Authors: Jan Karon
MITFORD BOOKS BY JAN KARON
At Home in Mitford
A Light in the Window
These High, Green Hills
Out to Canaan
A New Song
A Common Life
In This Mountain
Light from Heaven
A Mitford Christmas Story
The Mitford Snowmen
Jan Karon’s Mitford Cookbook & Kitchen Reader:
Recipes from Mitford Cooks, Favorite Tales from Mitford Books
The Mitford Bedside Companion:
Essays, Family Photographs, Favorite Mitford Scenes, and Much More
FATHER TIM BOOKS BY JAN KARON
Home to Holly Springs
In the Company of Others
Patches of Godlight:
Father Tim’s Favorite Quotes
A Continual Feast:
Words of Comfort and Celebration, Collected by Father Tim
CHILDREN’S BOOKS BY JAN KARON
Jeremy: The Tale of an Honest Bunny
Miss Fannie’s Hat
The Trellis and the Seed:
A Book of Encouragement for All Ages
G. P. PUTNAM’S SONS
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Copyright © 2014 by Jan Karon
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Library of Congress Cataloging-in-Publication Data
Karon, Jan, date.
Somewhere safe with somebody good: the new Mitford novel / Jan Karon.
p. cm.—(Mitford; 10)
1. Kavanagh, Timothy (Fictitious character)—Fiction. 2. Mitford (N.C.: Imaginary place)—Fiction. 3. Clergy—Fiction. 4. Episcopalians—Fiction. 5. Christian fiction. I. Title.
PS3561.A678S66 2014 2014012105
This is a work of fiction. Names, characters, places, and incidents either are the product of the author’s imagination or are used fictitiously, and any resemblance to actual persons, living or dead, businesses, companies, events, or locales is entirely coincidental.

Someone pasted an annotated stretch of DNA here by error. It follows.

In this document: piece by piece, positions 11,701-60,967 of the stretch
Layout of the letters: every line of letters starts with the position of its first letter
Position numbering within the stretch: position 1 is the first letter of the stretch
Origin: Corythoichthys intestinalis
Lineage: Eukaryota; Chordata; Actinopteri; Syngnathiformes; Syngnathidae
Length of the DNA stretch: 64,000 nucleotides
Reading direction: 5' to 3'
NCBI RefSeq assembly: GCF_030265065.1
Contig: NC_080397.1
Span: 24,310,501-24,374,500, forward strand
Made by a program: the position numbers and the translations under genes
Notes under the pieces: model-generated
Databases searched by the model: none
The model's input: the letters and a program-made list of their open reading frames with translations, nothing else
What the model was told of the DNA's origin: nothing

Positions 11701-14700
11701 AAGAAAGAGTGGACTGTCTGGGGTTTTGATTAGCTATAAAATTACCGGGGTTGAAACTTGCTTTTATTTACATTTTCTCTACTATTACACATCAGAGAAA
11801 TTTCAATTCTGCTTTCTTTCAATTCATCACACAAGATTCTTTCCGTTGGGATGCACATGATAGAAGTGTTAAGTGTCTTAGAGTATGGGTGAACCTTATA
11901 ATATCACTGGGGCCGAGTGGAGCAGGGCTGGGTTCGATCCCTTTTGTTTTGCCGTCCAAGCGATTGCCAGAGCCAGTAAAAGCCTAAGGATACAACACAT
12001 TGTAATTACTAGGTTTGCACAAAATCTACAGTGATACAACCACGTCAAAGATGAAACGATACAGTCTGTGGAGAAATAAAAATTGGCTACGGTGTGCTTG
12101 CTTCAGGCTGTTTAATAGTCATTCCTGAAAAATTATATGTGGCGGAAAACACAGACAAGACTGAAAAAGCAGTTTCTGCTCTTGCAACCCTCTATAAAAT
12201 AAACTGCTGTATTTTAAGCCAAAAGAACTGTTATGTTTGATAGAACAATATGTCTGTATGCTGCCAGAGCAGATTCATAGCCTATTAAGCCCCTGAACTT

For the young men and women of
Grandfather Home for Children
I know the plans I have for you, says the Lord, plans for good and not for harm, to give you a future and a hope.
Heartfelt thanks to Candace Freeland, First Reader; Brenda Furman, Scrabble Queen; The Right Reverend Frank S. Cerveny; Chief Eric Brown; Polly Hawkes; Dan Caton; John Grotberg; Mayor J. B. Lawrence; Jenny Dixon; Gerry Newman; Tom Fenstermaker; Brad Van Lear; Terry Pate; Professor Dale Brown; Dr. Neal Kassell; Dr. Mary Laughlin; Bonnie Setzer; Margery Daniel; Father Peter Way; Cathy Kane and the many devoted Mitford readers who cheered this book on; Dr. Lee Kassell; Dr. David Burt; Buck Bland; Becky Dyer; Barbara Bush Foundation for Family Literacy; Dr. Daniel Bara; Steve Pekary; Lieutenant Angel Mahaffey; Dr. Leslie Olsakovsky; Carolyn Wilson; Paul Richardson; Reverend Gale Cooper; Beth Tyree; Julie Arbelaez; Steve (‘Mr. Wilson’) Wilson; Mike Wilcox; Dr. George Grant; Dr. Elizabeth Hazelgrove; Robert and Lottie May Hazelgrove; Amanda Cempre; Bobby Ball, Dr. Ross, and Carol Rhoads; Donald and Elise Orenstein; Carolyn Schaefer; Jerry and Rosalind Richardson (‘Go, Defense!’ forever); Father Randall Haycock; Christina Ball; Jerry Torchia; Dr. Diane Snustad.
Boundless thanks to all who reread the entire Mitford series to prepare for the reading of
Somewhere Safe with Somebody Good
; and to Dr. Charles (Bunky) Davant; Dr. Christopher Holstege, Mark Ratzlaff, and Ray Russell.
Remembering our beloved Margaret Ann Lehmann (1944–2013).
Oh, the inexpressible comfort of feeling safe with a person: having neither to weigh thoughts nor measure words, but to pour them out. Just as they are—chaff and grain together, knowing that a faithful hand will take and sift them, keep what is worth keeping, and then with the breath of kindness, blow the rest away.